Emotional Connections – Gaining an Emotional Advantage

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Emotional Connections – Gaining an Emotional Advantage

Leading brand owners invest heavily in shaping and moulding the perceptions that their brands create. They take care to align the values of their brands and to make sure consumers and shoppers perceive them as they are supposed to.

Unfortunately, there are a number of associations and values that the brand owners have no control over. These are the ones that are formed and hard-wired by the consumers whilst using and experiencing the products. When these potentially powerful purchase triggers are pressed in-store at fixture, the increases in share have been impressive. They have actually been achieved by turning the branding process on its head, that is to say, let the consumer shape the brand values themselves and then align with them in-store. Examples of this reverse emotional branding proving successful include:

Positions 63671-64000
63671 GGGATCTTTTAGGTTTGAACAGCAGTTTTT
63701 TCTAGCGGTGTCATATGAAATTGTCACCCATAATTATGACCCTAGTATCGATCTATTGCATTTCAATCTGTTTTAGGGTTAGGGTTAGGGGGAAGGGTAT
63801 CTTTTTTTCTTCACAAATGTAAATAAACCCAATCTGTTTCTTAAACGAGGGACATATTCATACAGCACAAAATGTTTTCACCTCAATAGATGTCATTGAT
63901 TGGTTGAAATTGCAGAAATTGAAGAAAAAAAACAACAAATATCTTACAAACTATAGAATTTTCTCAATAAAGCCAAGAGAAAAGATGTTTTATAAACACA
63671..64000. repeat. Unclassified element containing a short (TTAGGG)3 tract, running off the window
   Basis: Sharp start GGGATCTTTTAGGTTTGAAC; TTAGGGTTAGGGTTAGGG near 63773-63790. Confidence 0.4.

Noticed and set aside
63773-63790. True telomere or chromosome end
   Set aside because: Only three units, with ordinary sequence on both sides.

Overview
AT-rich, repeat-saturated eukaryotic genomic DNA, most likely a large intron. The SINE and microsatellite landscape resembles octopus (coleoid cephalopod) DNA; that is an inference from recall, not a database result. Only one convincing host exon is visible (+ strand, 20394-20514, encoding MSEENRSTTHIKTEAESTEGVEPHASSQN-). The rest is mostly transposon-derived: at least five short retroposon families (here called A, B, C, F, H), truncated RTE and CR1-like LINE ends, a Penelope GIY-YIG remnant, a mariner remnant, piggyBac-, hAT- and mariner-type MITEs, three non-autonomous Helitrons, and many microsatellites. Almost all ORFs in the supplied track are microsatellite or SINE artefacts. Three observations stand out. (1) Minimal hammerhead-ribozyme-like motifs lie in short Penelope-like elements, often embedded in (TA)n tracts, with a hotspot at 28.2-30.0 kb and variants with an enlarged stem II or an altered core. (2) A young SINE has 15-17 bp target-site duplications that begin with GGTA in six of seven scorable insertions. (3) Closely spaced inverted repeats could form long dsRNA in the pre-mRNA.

• DIY Products – Turning a utility product into a usage experience helped increase sales
  • Camcorders – Occasion based propping of the display improved sales by 14%
  • Self Select Cosmetics – Occasion based graphics helped increase sales by 15%

Instead of trying to persuade consumers to take a particular point of view, remind shoppers of positive usage experiences, therefore anchoring the brand to the associations they themselves have made. Malcolm Gladwell covers this in much more detail in his excellent book, ‘The Tipping Point’.

For example…

Seasonal and gifting aisles offer significant potential in terms of promoting occasions related branding. As a result, when this has been done, there have been above average sales increases in categories as varied as confectionery, plant food and even consumer electronics. The shopper in the clip below browses a fixture of selection boxes before something triggers interest in a particular SKU.

For further insights into shopping behaviour, visit sbxl.com